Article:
Some potential downsides of using an FPGA include a long development cycle and less efficient design than ASICs or ASSPs. The long design cycle results from designing at the gate level compared to using merchant silicon or developing software for a merchant processor. The gate efficiency results from having a generic layout that can be used for a diverse range of applications. Some current trends seek to address these issues in designing with FPGAs. Other trends focus on increasing the FPGA performance.


The design process using an FPGA is far more complex than that using ASSPs or processors. To use FPGAs, a system designer must learn ASIC design tools instead of the more common and easier software-development tools required for processors. Relative to using an ASSP, using an FPGA takes longer and requires more resources. Even after the engineer becomes familiar with the tools, compiling the register transfer level (RTL) design can take a long time. Leading FPGA vendors offer partial configuration to help reduce compile times.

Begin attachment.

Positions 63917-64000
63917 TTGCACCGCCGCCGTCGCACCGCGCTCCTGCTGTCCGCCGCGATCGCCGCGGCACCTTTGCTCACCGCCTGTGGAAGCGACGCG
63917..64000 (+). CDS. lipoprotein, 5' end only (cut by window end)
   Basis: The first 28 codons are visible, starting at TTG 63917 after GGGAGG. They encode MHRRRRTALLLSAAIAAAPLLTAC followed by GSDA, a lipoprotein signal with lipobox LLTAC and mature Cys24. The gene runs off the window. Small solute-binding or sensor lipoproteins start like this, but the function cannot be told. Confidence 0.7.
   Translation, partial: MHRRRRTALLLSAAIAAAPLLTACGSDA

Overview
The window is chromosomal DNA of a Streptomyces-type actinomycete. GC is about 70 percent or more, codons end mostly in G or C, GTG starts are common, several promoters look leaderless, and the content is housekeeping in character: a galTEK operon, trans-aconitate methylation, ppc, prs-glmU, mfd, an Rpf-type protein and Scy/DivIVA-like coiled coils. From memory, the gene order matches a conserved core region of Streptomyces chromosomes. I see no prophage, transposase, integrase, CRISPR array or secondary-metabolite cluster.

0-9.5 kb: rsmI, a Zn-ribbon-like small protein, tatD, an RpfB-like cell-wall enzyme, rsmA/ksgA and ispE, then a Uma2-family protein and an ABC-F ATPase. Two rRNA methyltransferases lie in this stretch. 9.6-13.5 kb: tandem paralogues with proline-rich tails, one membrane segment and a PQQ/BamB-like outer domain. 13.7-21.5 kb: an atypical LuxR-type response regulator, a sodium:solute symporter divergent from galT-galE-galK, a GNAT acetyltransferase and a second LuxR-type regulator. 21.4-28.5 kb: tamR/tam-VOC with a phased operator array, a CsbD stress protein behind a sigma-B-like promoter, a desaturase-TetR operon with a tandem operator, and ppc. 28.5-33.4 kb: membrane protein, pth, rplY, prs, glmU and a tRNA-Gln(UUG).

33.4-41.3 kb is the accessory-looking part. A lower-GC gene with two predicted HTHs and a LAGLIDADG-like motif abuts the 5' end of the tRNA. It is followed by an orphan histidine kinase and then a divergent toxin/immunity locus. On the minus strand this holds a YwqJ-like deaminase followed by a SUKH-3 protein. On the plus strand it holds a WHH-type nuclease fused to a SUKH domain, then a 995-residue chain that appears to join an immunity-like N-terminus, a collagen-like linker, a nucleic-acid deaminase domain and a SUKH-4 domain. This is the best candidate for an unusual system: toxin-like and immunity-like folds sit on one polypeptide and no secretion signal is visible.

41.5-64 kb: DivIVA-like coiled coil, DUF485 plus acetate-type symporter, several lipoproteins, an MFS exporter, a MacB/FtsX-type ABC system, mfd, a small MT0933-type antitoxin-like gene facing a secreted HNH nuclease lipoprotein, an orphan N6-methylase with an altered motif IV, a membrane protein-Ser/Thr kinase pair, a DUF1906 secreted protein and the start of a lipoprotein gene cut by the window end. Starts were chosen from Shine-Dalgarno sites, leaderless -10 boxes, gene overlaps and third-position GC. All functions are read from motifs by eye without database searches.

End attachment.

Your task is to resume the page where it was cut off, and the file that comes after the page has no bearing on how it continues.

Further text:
By making it easier to use FPGAs, vendors hope to increase the available target market for their devices. Altera and Xilinx have already developed tools that enable designers to go from DSP designs in Matlab to an FPGA design. Previously, this was a manual and error-prone task. Look for FPGA vendors to offer more sophisticated tools in the future.